New York made a bold declaration about clean energy yesterday with a state energy plan that promises a host of policy efforts aimed at scrubbing the state of fossil fuels and advancing a future heavy on distributed generation and renewable energy.
The much-anticipated document from Gov. Andrew Cuomo (D) lays out targets under the state’s fast-moving "reforming the energy vision" (REV) for electricity and complementary programs for other areas. Taken together, the promised targets under those programs listed in the document would cut greenhouse gas emissions by 80 percent by 2050.
The targets by 2030 include: a 40 percent cut in greenhouse gases from 1990 levels, a 50 percent statewide goal for renewable generation and a 23 percent cut from 2012 levels for energy consumption in buildings.
Alongside these targets was an announcement by the New York State Energy Research and Development Authority that Cuomo will seek $5 billion over 10 years to support programs like the NY-Sun solar initiative and the New York Green Bank. That is in addition to a separate 10-year, $1.5 billion NYSERDA proposal to promote large-scale solar and wind projects.
The state energy plan, while nonbinding, seeks to set the tone as a kind of road map for the ongoing REV proceeding, as well as other programs. If one thing was clear in the far-reaching document, it was that the REV reforms — aimed at overhauling the power grid in favor of distributed generation and demand — will be crucial to achieve the ambitious goals set forth.
A "frequently asked questions" document attached to the plan describes three "pillars" to meet all the goals set out above: the REV process through the Public Service Commission, the NYSERDA Clean Energy Fund, and changes to the New York Power Authority’s strategy to reduce energy demand and serve as a model for the state’s private utilities.
As for the cost, the document describes incentives to come that will prod consumers into lowering their energy use, while REV is meant to "unleash new market opportunities" for new players seeking to capitalize on the state’s proposed transformation.
The plan also warns about an over-reliance on natural gas and pledges to help avoid $30 billion in needed transmission upgrades over the next 10 years largely through REV. The argument is made that improving the state’s generation load capacity utilization — which is about 55 percent today — will yield up to $330 million in annual savings to ratepayers by ending the need for peak generation in favor of a distributed grid.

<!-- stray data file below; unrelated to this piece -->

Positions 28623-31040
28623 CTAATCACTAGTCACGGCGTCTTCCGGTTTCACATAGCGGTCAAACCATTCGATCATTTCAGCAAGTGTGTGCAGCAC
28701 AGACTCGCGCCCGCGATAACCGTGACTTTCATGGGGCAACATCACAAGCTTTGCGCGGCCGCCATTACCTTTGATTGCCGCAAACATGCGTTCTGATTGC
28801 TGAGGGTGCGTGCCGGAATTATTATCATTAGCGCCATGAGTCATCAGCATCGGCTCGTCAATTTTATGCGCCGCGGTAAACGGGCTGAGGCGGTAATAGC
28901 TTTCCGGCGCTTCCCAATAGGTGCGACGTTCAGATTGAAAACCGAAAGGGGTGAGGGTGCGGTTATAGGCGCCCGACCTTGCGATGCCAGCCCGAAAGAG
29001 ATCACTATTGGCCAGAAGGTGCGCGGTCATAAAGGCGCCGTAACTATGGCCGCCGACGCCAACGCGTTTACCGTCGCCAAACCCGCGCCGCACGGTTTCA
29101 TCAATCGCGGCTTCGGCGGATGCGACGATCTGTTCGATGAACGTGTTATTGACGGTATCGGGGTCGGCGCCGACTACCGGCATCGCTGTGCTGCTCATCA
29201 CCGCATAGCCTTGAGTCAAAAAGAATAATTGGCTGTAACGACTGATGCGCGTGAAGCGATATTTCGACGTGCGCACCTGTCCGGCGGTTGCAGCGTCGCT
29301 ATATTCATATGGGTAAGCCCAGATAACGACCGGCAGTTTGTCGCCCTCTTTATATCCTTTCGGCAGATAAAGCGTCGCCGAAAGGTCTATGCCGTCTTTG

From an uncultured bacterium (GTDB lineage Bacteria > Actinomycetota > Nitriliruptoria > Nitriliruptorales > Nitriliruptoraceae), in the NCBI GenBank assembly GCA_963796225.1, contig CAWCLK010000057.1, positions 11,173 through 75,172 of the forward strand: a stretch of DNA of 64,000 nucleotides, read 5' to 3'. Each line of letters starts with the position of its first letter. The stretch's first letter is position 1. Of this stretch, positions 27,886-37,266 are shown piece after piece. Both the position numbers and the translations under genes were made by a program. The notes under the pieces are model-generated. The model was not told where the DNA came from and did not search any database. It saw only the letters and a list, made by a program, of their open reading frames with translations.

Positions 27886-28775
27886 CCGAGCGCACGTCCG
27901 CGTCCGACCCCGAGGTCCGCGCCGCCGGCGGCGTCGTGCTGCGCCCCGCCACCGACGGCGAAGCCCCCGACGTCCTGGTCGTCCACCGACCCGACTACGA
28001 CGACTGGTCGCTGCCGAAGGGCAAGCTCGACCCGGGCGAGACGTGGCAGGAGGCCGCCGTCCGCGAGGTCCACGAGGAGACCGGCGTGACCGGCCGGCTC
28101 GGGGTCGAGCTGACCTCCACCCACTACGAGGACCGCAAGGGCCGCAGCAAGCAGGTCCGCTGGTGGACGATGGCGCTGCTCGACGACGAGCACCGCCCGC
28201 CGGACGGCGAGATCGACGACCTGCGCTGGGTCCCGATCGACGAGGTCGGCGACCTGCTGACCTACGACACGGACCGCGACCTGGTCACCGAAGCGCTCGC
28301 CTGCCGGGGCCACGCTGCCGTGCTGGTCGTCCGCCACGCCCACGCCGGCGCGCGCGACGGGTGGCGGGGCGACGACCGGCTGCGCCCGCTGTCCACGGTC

"The overall system is both energy and capital inefficient," the energy plan says, adding that the answer is to "spend prudently the required capital on infrastructure improvements, in ways that improve the grid’s overall system efficiency.
"Solutions that reduce or shift peak load such as demand management systems, energy efficiency and energy storage, most often require significantly less capital investment," the plan says. "These solutions should be seriously considered, wherever practical, as complementary to investments in smart transmission and distribution infrastructure to meet the system’s reliability needs."
The document returns time and time again to REV, saying it will "unlock these savings by facilitating and encouraging investment (particularly private capital investment) in cost-effective, clean distributed energy resources and other solutions that will reduce peak load and improve system efficiency."
Enviros find a lot to like
While many were still processing the document late yesterday, the initial feedback from environmentalists was jubilant, but also cautious, because the energy plan is nonbinding.
Jackson Morris, writing in a blog for the Natural Resources Defense Council, said if the goals are achieved, New York will have established itself as a global leader on clean energy and climate policy — and meet its obligations under U.S. EPA’s Clean Power Plan.
Morris, former director of strategic engagement at the Pace Energy & Climate Center at Pace Law School, described the Empire State as a trailblazer alongside California, Hawaii and Vermont. He said the "most important high-level components" are:
- The 23 percent efficiency target by 2030, which Morris argued will be best realized by the PSC rolling out polices under REV to get state agencies and utilities to lead by example. Indeed, the energy plan itself refers to a 3 percent dip in energy use by state agencies from 2011 to 2014, resulting in "$60 million to $70 million" in avoided energy costs for taxpayers.
- The 50 percent renewables goal by 2050, which Morris said would be partly achieved by developing a robust offshore wind market, though no projects have yet been built.
- The greenhouse gas target, which will be applied across electricity, industry, buildings and transportation.
Conor Bambrick, air and energy director for Environmental Advocates of New York, was equally excited, saying, "The governor and his team deserve credit for such an aggressive plan," but he worried the Legislature may not follow suit.
"We look forward to working with the administration to ensure these promises are kept and that all of the decisions our state makes moving forward are done with a clear eye on whether they help or hurt us in achieving these goals," he said. "We will also work with the Legislature to codify them. The Assembly passed legislation to do this [A.6072], but Senate leadership has failed to bring the bill up for a vote. It is time for these goals to be set into law."